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What is a Lottery?

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A lottery is a game of chance run by a state government in which the public buys chances to win a prize. Prizes may be cash or goods and services. The word is probably from the Dutch lot “fate” or “allotted,” but it may also be related to Middle French loterie, perhaps a calque on Middle Dutch Lot “lot of fate.” The casting of lots as a way of distributing property has a long history, and there are even ancient scriptures that refer to the practice. But the modern use of lotteries for monetary gain is relatively recent. The first recorded lottery to distribute money was in 1466 in Bruges, Belgium.

Lotteries are popular with many people, despite the low chances of winning. In the United States alone, they contribute billions to state coffers each year. The state governments sponsoring them argue that the proceeds are used for good causes, such as education and roads. But the fact is that state lotteries are little more than gambling operations. Their main message is that, regardless of whether you lose or win, you should feel a sense of civic duty to support the state by purchasing a ticket.

In the first century after America’s founding, lottery games became popular as a quick way to raise money for projects such as road construction and public buildings. They helped to fund the first colonial settlements and fueled the growth of the nation’s banking system, as well as its early industries and universities. Even famous American leaders like Thomas Jefferson and Benjamin Franklin saw the usefulness of lotteries, donating prizes to retire their debts or buy cannons for Philadelphia.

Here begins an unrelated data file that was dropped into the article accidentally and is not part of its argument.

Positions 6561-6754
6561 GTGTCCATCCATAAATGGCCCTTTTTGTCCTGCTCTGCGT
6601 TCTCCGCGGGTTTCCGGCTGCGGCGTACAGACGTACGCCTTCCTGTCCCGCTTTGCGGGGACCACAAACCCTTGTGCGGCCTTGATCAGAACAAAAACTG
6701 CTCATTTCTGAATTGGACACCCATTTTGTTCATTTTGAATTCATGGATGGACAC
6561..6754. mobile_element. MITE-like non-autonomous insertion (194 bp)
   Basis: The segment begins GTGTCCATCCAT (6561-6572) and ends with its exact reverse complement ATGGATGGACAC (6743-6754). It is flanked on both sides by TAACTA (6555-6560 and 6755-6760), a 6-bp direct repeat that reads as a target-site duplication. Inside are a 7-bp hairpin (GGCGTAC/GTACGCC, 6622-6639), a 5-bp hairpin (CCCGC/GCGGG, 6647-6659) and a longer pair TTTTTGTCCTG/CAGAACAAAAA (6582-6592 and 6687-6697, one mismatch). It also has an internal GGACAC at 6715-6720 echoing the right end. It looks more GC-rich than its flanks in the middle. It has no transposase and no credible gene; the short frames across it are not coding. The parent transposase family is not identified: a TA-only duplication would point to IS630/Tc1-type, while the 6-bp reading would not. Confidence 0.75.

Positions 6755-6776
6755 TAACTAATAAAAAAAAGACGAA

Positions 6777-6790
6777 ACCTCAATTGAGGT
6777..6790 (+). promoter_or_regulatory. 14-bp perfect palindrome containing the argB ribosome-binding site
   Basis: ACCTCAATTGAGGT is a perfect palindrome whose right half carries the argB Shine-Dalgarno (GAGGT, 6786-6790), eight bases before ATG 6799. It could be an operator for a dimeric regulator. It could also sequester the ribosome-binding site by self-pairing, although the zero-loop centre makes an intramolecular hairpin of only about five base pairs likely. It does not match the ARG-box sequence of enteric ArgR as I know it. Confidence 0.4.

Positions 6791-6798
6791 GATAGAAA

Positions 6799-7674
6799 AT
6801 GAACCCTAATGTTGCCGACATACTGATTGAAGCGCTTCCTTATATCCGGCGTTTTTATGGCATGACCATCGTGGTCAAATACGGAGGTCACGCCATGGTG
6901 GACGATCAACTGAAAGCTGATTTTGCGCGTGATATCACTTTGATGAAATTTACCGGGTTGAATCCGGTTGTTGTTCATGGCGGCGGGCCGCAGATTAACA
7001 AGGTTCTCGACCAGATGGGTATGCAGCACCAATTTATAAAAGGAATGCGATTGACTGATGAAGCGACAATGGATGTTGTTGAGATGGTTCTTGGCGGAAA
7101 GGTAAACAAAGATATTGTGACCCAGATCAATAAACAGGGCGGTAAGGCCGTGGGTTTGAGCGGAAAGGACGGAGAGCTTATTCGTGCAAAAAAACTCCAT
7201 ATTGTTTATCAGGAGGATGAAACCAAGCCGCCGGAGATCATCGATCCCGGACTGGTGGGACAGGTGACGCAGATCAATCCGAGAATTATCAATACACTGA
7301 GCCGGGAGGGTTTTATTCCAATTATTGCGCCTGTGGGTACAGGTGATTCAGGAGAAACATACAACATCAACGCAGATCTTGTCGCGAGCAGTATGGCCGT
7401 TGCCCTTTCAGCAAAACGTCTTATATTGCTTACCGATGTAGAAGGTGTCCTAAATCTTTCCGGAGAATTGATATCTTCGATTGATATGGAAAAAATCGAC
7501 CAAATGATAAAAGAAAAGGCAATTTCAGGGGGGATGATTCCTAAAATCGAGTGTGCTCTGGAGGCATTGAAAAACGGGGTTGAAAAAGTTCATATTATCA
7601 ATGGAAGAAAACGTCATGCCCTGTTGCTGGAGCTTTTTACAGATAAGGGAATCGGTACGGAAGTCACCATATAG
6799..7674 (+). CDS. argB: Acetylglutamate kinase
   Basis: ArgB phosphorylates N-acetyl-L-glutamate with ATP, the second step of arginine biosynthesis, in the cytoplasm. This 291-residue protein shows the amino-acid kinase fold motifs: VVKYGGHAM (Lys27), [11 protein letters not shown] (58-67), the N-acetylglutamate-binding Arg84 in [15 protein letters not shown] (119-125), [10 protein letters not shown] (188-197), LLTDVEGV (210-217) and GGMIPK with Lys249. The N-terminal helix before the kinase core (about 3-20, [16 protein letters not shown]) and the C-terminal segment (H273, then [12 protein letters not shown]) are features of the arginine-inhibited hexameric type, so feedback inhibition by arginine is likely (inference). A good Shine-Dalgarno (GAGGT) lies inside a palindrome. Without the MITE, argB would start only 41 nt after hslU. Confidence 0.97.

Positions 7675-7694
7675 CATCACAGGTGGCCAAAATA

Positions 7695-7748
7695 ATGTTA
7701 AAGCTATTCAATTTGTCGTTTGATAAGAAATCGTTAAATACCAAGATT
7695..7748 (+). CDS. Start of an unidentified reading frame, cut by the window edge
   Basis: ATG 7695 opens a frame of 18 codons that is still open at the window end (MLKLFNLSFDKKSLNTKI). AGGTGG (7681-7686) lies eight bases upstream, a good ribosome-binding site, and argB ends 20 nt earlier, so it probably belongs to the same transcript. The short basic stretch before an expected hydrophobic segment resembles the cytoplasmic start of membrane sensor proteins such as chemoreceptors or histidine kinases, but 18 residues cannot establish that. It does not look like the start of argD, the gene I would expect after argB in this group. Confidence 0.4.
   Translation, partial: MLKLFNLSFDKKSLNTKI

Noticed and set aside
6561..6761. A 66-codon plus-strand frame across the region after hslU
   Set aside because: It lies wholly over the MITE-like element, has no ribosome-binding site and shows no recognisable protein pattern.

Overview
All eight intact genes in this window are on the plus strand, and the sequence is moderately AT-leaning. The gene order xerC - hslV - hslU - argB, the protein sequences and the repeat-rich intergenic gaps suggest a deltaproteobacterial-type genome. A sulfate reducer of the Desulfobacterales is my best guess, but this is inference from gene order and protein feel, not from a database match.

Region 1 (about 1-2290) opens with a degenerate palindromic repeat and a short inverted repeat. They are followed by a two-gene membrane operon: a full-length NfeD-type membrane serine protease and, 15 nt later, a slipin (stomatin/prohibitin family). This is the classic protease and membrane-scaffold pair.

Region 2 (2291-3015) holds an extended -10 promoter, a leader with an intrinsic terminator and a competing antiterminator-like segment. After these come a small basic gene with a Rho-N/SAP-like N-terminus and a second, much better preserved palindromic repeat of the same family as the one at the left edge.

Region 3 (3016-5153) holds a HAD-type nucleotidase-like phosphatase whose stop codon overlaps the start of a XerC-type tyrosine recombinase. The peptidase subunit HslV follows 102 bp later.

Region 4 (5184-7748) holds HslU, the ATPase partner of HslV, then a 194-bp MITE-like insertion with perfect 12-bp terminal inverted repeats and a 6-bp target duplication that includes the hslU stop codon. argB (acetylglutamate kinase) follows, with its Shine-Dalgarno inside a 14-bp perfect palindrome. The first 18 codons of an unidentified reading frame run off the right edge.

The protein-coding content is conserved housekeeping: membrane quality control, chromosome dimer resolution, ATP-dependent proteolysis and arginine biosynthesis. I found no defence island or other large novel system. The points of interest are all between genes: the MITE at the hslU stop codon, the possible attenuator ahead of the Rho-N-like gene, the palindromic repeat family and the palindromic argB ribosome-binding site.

But in the modern era, when lotteries are run by state agencies rather than private companies, the emphasis is on maximizing revenues. The resulting marketing strategies are designed to appeal to specific groups of potential customers, including convenience store owners (who sell tickets), lottery suppliers (who often make large contributions to political campaigns); teachers (in states where the revenues are earmarked for education); and state legislators and their constituencies.

While a state’s initial motivation for adopting a lottery may be different, the arguments for and against it are remarkably similar across states. Once in place, lotteries are almost impossible to abolish. The public’s love of gambling is one reason, but other factors are at play as well.

The purchase of a lottery ticket cannot be rationally accounted for by decision models that take into account expected value maximization. The value of a monetary prize is far less than the price paid for the ticket, and the disutility of losing outweighs the utility of winning. The result is that the overall value of a lottery is far lower than its popularity indicates. That should be a serious consideration for anyone analyzing a new state lottery. The current dynamic of state lotteries is a classic example of policy decisions being made piecemeal and incrementally, with a lack of any general oversight.

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